Five months after Lebanon's draft IMF deal raised hopes it could finally pull together an economic reform plan to address its financial meltdown, political and financial elites are obstructing prospects of securing any rescue package.
Efforts to enact eight reforms sought by the IMF are going nowhere or falling short, hitting resistance from politicians who are shielding vested interests and dodging accountability.
It means Lebanon will likely have little to present to the Fund's annual board meeting in October to back its quest to unlock $3 billion in aid, and adds to doubts over whether the government will ever come up with a plan to address the crisis.
Last week, the IMF told the government that its only attempt so far at legislative reform to tackle the three-year economic crisis – amendments to the banking secrecy law – still retained "key deficiencies", after MPs watered down the original text, according an IMF legal brief seen by Reuters.
Adding to the dim outlook, a plan for plugging a hole in the national finances – some $72 billion, and growing – faces objections, including banks that say it puts too much of the burden on them.
The latest push back came on Thursday from a group of business leaders and former officials who launched their own version of the recovery plan, reflecting some of the banks' concerns.
Without such a plan, an early version of which was torpedoed by politicians and bankers in 2020, ordinary savers are paying the price, locked out of deposits in a frozen banking system where the value of their cash has plunged since 2019.
"It's clear that there's no political will to reform," said law-maker, Ibrahim Mneimeh. "You can't separate the politics from the economics – especially not in Lebanon."
The inaction adds to concerns that the ruling elite – accused by the World Bank of deliberately orchestrating the crisis – will let it fester indefinitely.
The crisis is fuelling poverty, a brain drain and a risk of instability in a country with a history of civil war.
Despite the lack of progress, there is no suggestion the IMF will walk away. While the draft deal urges timely implementation of reforms, it sets no deadline.
The government says it remains committed to the IMF track, seen as the only way out of a crisis rooted in years of corruption, waste and unsustainable financial policies.
Some are pinning their hopes elsewhere, anticipating that unproven offshore gas fields may, one day, provide salvation, though these could take years to develop. The Iran-backed Hezbollah has said this is the only solution.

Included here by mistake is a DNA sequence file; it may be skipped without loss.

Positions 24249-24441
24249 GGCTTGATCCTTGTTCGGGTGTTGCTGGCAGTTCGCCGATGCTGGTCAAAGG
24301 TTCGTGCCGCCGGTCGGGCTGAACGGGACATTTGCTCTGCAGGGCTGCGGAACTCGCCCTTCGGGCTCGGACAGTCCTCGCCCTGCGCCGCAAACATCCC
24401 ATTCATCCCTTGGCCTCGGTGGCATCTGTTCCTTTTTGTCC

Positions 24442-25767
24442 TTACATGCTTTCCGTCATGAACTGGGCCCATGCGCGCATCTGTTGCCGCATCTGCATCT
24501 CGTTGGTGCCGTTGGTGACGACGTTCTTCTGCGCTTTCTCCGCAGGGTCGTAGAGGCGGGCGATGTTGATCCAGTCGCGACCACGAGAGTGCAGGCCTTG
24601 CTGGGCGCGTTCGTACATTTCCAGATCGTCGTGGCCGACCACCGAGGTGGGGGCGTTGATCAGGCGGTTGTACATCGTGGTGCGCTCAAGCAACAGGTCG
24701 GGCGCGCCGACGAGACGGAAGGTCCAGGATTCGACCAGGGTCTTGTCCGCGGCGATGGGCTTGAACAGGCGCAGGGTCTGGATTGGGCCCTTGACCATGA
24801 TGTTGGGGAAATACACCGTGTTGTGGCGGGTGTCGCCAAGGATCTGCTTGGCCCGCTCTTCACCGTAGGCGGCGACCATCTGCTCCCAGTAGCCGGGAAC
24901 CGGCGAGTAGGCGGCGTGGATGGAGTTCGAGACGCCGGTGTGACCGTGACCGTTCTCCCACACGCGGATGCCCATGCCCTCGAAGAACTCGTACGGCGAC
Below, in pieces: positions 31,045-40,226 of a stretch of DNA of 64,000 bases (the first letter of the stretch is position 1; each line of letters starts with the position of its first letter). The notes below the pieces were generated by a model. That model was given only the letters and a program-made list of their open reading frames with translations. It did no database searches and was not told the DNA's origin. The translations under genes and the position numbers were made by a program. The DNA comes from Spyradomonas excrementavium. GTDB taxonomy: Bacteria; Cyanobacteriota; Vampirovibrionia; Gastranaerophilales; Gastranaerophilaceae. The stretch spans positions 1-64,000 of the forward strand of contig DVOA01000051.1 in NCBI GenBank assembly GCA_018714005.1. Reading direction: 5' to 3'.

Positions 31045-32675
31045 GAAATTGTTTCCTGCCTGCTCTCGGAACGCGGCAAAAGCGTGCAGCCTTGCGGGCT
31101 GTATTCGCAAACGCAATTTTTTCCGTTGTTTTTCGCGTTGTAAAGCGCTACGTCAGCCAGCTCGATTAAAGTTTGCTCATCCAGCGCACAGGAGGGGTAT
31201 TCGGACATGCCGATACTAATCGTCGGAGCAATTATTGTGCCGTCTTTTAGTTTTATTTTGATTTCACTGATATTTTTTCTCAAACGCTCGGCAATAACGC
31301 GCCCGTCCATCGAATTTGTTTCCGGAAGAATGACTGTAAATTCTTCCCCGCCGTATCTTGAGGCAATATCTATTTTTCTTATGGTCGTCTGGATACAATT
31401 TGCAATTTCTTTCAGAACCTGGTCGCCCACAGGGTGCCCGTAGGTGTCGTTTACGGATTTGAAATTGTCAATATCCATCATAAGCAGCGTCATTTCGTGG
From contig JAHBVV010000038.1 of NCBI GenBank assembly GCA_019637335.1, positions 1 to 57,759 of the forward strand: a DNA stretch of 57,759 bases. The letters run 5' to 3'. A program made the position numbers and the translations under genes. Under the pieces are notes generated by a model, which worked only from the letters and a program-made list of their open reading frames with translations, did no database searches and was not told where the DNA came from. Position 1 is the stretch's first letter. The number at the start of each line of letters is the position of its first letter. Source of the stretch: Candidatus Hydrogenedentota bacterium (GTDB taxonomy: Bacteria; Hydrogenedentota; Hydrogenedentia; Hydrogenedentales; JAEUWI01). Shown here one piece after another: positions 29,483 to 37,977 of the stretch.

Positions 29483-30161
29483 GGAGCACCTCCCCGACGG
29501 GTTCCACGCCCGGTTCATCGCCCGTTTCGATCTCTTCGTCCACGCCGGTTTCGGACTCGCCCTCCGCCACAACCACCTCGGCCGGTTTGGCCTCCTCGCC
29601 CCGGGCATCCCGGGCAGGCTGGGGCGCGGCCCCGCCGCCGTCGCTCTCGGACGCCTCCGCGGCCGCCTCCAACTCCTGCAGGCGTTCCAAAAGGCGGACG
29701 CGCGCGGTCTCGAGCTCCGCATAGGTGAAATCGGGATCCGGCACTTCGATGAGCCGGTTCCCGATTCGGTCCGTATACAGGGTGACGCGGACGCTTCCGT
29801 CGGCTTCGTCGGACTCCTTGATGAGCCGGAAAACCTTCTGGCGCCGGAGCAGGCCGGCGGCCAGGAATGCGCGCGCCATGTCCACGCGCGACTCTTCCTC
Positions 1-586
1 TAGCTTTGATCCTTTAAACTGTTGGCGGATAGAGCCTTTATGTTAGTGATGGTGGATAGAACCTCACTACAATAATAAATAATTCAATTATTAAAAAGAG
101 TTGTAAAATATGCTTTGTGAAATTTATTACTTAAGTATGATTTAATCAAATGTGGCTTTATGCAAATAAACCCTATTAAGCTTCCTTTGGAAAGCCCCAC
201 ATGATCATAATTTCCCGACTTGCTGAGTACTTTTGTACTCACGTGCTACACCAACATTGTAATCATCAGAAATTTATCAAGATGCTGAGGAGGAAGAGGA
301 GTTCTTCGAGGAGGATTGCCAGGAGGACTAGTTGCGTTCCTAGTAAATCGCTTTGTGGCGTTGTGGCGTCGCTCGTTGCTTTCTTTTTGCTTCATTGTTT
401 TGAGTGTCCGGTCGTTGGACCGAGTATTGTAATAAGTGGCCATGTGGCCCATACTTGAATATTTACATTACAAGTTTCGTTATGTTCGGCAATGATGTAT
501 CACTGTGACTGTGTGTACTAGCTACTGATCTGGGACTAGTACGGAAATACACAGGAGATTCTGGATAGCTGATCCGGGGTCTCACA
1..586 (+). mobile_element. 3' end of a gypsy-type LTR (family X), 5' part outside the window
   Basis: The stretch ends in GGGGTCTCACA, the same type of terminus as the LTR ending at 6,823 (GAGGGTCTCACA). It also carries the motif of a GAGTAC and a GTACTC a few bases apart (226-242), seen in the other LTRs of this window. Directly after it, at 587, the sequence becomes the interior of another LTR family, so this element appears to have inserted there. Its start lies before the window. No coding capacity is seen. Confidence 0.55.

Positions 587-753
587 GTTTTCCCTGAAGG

Lebanese banks have also backed a proposal to use part of future oil and gas reserves to plug the financial gap, an idea experts on IMF thinking say would not be acceptable to the fund.
"There is a belief in a magical solution – oil and gas," said Camille Abousleiman, a finance lawyer and former minister.
"This is no substitute for fundamental reform."
He cited vested interests and a lack of "ethical leadership" as causes of inaction by politicians, who managed to cling to power after the election, despite the crisis.
Meanwhile, dollar reserves representing what is left of depositors' funds are being depleted. The Central Bank said in June that they had dropped $2.2 billion in 2022 to about $11 billion.
The watered-down amendments to the banking secrecy law show the resistance to reform.
An early draft allowed the lifting of banking secrecy to investigate "all financial crimes" but the version approved by Parliament in July weakened it, allowing only some government bodies to lift it in cases of specific crimes.
The IMF brief seen by Reuters suggested Parliament reinstates the nixed clauses.
The dispute over how to distribute the financial sector losses remains a complication.
The government plan, drawn up Deputy Prime Minister, Saade Chami, aims to do this in a way that protects depositors and the State, writing off a chunk of Central Bank debt to commercial banks, which would shoulder big losses, echoing IMF principles.
Under the alternative plan launched on Thursday by the Lebanese Economic Organisations, banks would bear responsibility, but without pushing the sector towards bankruptcy, its Chair, ex-minister Mohamed Choucair said, local media reported.
Four sources familiar with the plan said it would flip the hierarchy of claims.
Lebanon has made almost no progress on the rest of the to-do list, which Chami had hoped would be completed by September, so that the IMF board could be approached by October.
The political calendar does not bode well. President Michel Aoun leaves office on 31 October, with no sign yet of agreement on who should replace him, while the government has been operating in a caretaker capacity since the May election, due to divisions over a new cabinet.
The views expressed in this article belong to the author and do not necessarily reflect the editorial policy of Middle East Monitor.